The author analyzes the Chinese oil market and the rising pressure on Beijing to reform policies which constrain China's ability to meet soaring demand and to pay for crucial imports at a time of growing political and economic uncertainties. Dr Wang acknowledges the importance of China meeting its growing domestic oil demand, if at all possible, through national production. The sheer weight of China's population, and its burgeoning requirements as industrialization spreads into most regions, dwarfs the needs of others and places unprecedented strain on international oil trades.
The author stresses the fact that the outcome is hard to define, yet the time required to tackle the nation's energy needs is not limitless. Moreover, he reminds the reader of the perennial difficulty in meeting widely disparate economic and energy needs in different regions of the vast country.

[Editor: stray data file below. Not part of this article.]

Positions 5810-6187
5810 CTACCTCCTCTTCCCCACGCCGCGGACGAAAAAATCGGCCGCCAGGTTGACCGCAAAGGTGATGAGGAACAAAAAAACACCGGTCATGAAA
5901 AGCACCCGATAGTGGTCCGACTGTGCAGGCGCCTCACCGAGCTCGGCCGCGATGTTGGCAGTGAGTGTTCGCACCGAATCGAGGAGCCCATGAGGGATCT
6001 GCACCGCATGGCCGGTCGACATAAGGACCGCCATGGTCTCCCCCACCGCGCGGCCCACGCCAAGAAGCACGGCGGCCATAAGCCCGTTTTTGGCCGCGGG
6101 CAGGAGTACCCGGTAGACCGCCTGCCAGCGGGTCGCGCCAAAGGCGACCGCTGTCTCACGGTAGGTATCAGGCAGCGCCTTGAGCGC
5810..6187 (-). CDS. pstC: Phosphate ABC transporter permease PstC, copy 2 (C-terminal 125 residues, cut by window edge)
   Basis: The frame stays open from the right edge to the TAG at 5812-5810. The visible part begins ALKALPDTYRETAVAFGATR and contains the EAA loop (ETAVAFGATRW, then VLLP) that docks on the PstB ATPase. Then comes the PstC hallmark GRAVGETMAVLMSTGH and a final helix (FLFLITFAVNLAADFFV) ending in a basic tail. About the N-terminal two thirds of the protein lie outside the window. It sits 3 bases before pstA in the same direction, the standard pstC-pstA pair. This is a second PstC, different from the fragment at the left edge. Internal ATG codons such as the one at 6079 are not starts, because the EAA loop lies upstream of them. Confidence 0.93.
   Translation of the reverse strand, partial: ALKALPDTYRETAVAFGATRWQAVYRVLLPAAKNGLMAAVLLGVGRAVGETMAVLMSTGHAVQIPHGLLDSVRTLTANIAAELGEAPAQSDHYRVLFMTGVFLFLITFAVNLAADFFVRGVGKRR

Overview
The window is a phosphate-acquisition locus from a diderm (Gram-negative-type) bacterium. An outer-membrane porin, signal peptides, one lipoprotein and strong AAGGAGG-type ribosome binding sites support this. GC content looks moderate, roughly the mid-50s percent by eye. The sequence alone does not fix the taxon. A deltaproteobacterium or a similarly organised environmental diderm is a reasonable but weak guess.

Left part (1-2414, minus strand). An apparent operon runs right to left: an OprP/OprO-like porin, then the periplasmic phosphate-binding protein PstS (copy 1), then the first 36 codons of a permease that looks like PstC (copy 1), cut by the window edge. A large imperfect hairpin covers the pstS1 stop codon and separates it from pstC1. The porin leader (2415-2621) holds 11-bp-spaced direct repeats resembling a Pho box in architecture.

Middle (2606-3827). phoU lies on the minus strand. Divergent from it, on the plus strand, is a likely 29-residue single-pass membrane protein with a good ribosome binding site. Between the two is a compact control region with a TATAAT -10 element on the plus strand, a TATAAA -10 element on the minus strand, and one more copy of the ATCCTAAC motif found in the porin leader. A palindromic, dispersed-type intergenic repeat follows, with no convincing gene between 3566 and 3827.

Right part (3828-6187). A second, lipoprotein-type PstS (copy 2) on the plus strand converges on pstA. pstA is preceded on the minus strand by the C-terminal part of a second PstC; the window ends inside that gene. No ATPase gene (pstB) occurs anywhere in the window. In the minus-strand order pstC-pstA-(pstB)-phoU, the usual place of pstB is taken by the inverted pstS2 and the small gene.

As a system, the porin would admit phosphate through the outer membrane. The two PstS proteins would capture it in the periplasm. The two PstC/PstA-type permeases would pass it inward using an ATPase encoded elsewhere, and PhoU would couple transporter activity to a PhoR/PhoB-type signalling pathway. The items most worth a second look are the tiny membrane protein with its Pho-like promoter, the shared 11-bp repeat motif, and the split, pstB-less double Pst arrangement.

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Dr Haijiang Henry Wang is Director of the research sciences group at Quality Strategies, Inc. At Quality Strategies, Inc., the author is in charge of survey design, statistical analysis and modeling. Earlier, he was Manager of Pacific Analysis and Senior Analyst at Energy Security Analysis, Inc., where he authored the monthly China Watch report and direct data analysis, and econometric forecasting. The author has also held the position of Division Chief and Deputy Manager of the Second Credit (Energy Credit) Department of the Bank of China and was affiliated with the World Bank. The author holds a B.A. in Economics from the People's University in Beijing, an M.A. in the same discipline from the Chinese Academy of Social Sciences, and M.S. and Ph.D. degrees in Energy Management and Policy from the University of Pennsylvania. The author's publications have appeared in international journals, such as, Energy Policy, Resource Policy, Petroleum Economist, Oil & Gas Journal, Pacific & Asian Journal of Energy, The Journal of Energy and Development, Energy, and Energy Exploration & Exploitation.